Hunting and Feeding
During hunting by these social mammals, small and big game is taken, some lion prides being experts in preying on elephant or crocodiles.
Excellent hunters does not mean the most successful but when working as a team at least one out of three hunts tend to be successful.
Ambushing, driving a herd and night time hunting seems to work best for most pride.
Death is usaully by suffocation and the prey goes into shock and is generally believed to die before feeling any pain. Other techniques include breaking of the neck or breaking the spinal cord.
Only then can the females eat and after them or if there is enough place around the kill, the cubs. This is also the most dangerous time for cubs and injury to other members of the pride are high.
Where possible hungry females will try and get as close as possible to the food, even trying to lay on top of a piece of meat. Other females spotting this and filled with jealousy will attack the female.
If a piece of meat/bone comes apart from the kill, this will usually lead to a 1st grab 1st get situation, as long as the lioness moves away from the kill.
Just because lions succeed in making a kills it doesn't mean they get to eat it, especially the females.
Frequently, other predators, especially hyenas, will pester lions to the point where they will abandon a kill to them. A different story when males are present. The chances of fighting and getting severely injured is not worth the meal.
Having the worst table manners, lions always fight over their food. But, when it's all over, they will lovingly greet, groom and lick each others wounds.
Images Below: The female in estrus was snacking and another female, from the same pride, tried to join, the male with mating rights in the group, lost his temper and went to defend the female - as well as her snack, as she did not eat for a few days, she didn't get involved in the squabbles and going on's but chewed as fast as she could.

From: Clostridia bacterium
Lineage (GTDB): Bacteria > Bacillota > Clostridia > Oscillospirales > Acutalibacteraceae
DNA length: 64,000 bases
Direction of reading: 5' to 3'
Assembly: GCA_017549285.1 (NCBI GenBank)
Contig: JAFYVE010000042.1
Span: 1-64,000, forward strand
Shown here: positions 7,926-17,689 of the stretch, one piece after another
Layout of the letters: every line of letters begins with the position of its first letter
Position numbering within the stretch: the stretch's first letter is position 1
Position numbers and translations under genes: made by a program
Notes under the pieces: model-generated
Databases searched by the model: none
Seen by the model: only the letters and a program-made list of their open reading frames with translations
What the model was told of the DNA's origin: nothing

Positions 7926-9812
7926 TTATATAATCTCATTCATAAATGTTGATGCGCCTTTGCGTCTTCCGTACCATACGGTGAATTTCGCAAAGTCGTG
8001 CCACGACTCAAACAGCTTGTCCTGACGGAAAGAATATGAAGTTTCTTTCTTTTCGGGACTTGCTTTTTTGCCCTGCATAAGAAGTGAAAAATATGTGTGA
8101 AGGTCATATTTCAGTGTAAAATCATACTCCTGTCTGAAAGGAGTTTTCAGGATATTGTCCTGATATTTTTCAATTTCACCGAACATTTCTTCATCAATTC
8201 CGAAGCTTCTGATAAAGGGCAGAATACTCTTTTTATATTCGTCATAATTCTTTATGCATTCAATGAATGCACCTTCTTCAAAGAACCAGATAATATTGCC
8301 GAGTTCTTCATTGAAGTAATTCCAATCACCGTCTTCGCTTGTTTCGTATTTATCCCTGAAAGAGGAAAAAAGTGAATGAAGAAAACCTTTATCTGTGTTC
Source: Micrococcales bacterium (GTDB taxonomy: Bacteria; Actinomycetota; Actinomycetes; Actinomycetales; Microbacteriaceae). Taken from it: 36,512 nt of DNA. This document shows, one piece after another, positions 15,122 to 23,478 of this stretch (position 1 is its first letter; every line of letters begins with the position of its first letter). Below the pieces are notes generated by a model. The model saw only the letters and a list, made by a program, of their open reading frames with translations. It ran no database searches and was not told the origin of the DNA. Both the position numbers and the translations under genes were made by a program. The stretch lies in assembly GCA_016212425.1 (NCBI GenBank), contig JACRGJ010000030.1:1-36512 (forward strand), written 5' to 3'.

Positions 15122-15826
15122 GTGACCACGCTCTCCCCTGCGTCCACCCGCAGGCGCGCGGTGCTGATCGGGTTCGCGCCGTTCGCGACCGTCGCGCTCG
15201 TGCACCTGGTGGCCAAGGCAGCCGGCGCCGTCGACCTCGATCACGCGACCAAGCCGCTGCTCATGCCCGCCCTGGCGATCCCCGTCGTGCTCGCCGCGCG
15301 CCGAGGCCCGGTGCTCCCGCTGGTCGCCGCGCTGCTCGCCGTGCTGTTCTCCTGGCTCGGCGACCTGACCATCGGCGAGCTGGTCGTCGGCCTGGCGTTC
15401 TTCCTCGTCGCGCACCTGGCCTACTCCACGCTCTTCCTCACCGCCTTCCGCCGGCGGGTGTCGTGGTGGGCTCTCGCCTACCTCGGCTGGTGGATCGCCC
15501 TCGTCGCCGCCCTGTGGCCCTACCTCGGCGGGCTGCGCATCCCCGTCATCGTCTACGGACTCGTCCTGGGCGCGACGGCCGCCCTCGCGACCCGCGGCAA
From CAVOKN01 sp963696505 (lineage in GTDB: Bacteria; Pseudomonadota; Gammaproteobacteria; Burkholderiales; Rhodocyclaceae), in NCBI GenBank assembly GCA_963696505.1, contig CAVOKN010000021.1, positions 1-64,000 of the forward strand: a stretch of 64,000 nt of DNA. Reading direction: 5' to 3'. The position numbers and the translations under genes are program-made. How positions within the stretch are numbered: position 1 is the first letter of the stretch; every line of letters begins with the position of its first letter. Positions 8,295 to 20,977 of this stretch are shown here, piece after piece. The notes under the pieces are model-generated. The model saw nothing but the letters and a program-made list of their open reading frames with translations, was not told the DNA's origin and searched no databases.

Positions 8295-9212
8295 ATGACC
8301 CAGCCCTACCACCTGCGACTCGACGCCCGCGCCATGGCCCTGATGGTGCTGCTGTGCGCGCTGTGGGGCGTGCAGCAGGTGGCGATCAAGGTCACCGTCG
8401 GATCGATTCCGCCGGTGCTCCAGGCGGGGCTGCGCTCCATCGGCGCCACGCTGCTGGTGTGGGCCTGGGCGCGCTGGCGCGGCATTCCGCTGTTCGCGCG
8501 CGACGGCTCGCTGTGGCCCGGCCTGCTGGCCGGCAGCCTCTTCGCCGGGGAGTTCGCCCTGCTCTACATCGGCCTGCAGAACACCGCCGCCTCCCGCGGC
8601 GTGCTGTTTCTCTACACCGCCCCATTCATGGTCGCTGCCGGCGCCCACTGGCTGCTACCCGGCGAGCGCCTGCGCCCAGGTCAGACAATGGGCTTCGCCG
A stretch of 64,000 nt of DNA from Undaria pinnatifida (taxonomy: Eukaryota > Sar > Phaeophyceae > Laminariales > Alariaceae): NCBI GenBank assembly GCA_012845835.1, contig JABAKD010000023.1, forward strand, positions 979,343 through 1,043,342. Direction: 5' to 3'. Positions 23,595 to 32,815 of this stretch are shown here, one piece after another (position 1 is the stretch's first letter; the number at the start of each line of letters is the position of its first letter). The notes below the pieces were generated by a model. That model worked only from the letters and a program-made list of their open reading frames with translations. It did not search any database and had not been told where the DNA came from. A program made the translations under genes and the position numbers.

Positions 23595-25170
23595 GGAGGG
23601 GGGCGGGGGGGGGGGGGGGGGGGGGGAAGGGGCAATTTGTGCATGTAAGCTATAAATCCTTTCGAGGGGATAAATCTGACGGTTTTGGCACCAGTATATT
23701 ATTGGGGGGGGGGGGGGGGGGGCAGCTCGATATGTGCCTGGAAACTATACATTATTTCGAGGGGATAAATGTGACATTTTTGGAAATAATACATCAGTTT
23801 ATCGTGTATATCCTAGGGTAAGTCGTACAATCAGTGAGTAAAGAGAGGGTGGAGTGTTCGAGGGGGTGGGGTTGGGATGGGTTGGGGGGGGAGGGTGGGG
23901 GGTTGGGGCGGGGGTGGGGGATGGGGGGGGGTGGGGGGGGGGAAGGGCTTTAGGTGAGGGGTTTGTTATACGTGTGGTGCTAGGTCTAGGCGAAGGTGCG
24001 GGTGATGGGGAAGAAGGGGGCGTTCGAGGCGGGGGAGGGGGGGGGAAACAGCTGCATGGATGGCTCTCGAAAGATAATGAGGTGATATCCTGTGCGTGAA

A lion will gorge itself, where possible, on a kill. An adult on average eats 20 Kg, of meat at a time, but needs an Approx 5-7kg per day, per lion (depending size, sex etc)
Depending on the size of the meal, lions can laze around for 20 hours a day, thus taking enough time for the digestion of such a protein rich meal.
Diet : Mostly wildebeest, zebra, impala, giraffe, waterbuck, kudu, warthog and buffalo. In leaner times they will even settle for rats and birds.
When the opportunity arises lions will also become scavengers. The diet of the lion is dependant on the habitat and the game available. History has even told of lionesses that become experts in hunting baboons, crocodiles and young elephants.
Not dependant on water as they receive moisture from prey.
Lions kept in captivity, lion camps, are usually fed twice a week, an average of 30-40kg per lion per week. Between 5 and 7% of his body weight. But they can eat up to 25% of their body weight.
This meat is usually obtained from game, livestock and supplemented with chicken necks and backs, if the coat seems dull and dry, this will boost the fat intake and improve the coat, especially if the lions main meals come from horsemeat only.
In Namibia the lions are also fed with dead seals to boost their fat intake. This is not the best as fish oils turn rancid and cause tissue damage and future health problems.
Fighting for the best portion of the meal....
and while the males feed the lioness steals as much as possible
the males are still fighting while the female enjoys her stolen bits.....
Below - Link to a HIPPO KILL
Video footage used: Courtesy of BBC Nature Wildlife - displaying BBC video's on this site is for educational purposes - Please do not copy any photos - More lion photos on http://www.pixoto.com/charmane/recent